On April 20, 2016, USDA’s National Agricultural Statistics Service (NASS) published its 2015 Livestock Slaughter Summary; the data indicates further deterioration of U.S. slaughterhouse infrastructure. The total number of livestock slaughter plants (poultry plants are not included) under federal inspection declined from 881 to 808 between January 1, 2015 and January 1, 2016. There was a slight increase in the number of state-inspected/custom slaughter plants combined but not enough to offset the decline in the number of federal facilities. The total number of slaughter plants declined from 2,770 to 2,718.
The table below shows a breakdown into two categories of slaughter plants: those “under federal inspection” and those counted under “other” which covers facilities under state inspection and custom slaughter plants. The notation “(Y)” in the NASS table means zero; for example, there is not a single federally inspected slaughterhouse in the state of Wyoming.
Source: National Agricultural Statistics Service. Livestock Slaughter 2014 Summary, p. 62 (2015). Accessible via LINK at http://usda.mannlib.cornell.edu/MannUsda/viewDocumentInfo.do?documentID=1097 [.jpg]
Meat from a state inspected facility can be sold only within the state where the slaughter takes place, whereas, federal law currently prohibits the sale of any custom slaughtered meats. A list of those states with their own state meat inspection program is indicated in the “Inspection” column, meaning that an inspector must perform both an antemortem and a postmortem inspection of the animal and be present while it is being slaughtered.
Below is a chart listing the 27 states that have their own state meat inspection programs. Federally-inspected meat can be sold across state lines. Meat from a state-inspected facility can be sold only within the state where the slaughter takes place but federal law currently prohibits the sale of any custom slaughtered meats.
The latest NASS data shows more than ever why Congress needs to pass H.R. 3187, the Processing Revival and Intrastate Meat Exemption Act (the PRIME Act). Passage of the PRIME Act would give states the option to pass laws allowing the sale of custom processed meat—a particularly important step in those states that do not have their own inspection program. HR 3187 could also help producers meet the growing demand for value-added meat products. Under current law additional processing such as cooking, smoking and curing is required to be done at a USDA processing facility if any producers want to sell their products to restaurants, retail stores or other wholesale customers. The bill would give states the option of allowing intrastate wholesale transactions in these processed products without the requirement that the additional processing occur at a USDA (or state inspected) facility.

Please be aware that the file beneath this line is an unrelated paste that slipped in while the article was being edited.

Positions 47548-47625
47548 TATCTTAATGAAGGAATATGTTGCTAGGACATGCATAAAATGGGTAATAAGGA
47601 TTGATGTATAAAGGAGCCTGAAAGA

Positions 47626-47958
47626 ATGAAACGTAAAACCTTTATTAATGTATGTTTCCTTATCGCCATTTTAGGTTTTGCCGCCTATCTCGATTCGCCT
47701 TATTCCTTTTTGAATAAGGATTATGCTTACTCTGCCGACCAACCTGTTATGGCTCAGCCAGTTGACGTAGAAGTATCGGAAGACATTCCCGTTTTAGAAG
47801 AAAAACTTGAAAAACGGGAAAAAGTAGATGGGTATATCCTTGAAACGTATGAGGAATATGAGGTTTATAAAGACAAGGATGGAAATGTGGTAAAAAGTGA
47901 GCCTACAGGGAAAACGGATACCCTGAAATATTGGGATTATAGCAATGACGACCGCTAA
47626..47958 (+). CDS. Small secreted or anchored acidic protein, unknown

WHAT YOU CAN DO
Has your U.S. Representative signed on as a co-sponsor of HR 3187? Click here to see. If not, please Take Action. Call today and ask your U.S. Representative to co-sponsor HR 3187! You can find out who represents you by going to www.house.gov or by calling the Capitol Switchboard at 202-224-3121.
Spread the word about H.R. 3187!
Share this link: http://bit.ly/PRIME-ACT
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Source: USDA-FSIS. States Operating their Own MPI Programs. Last modified 3/23/2015. http://www.fsis.usda.gov/wps/portal/fsis/topics/inspection/state-inspection-programs/state-inspection-and-cooperative-agreements/states-operating-their-own-mpi-programs [.jpg]
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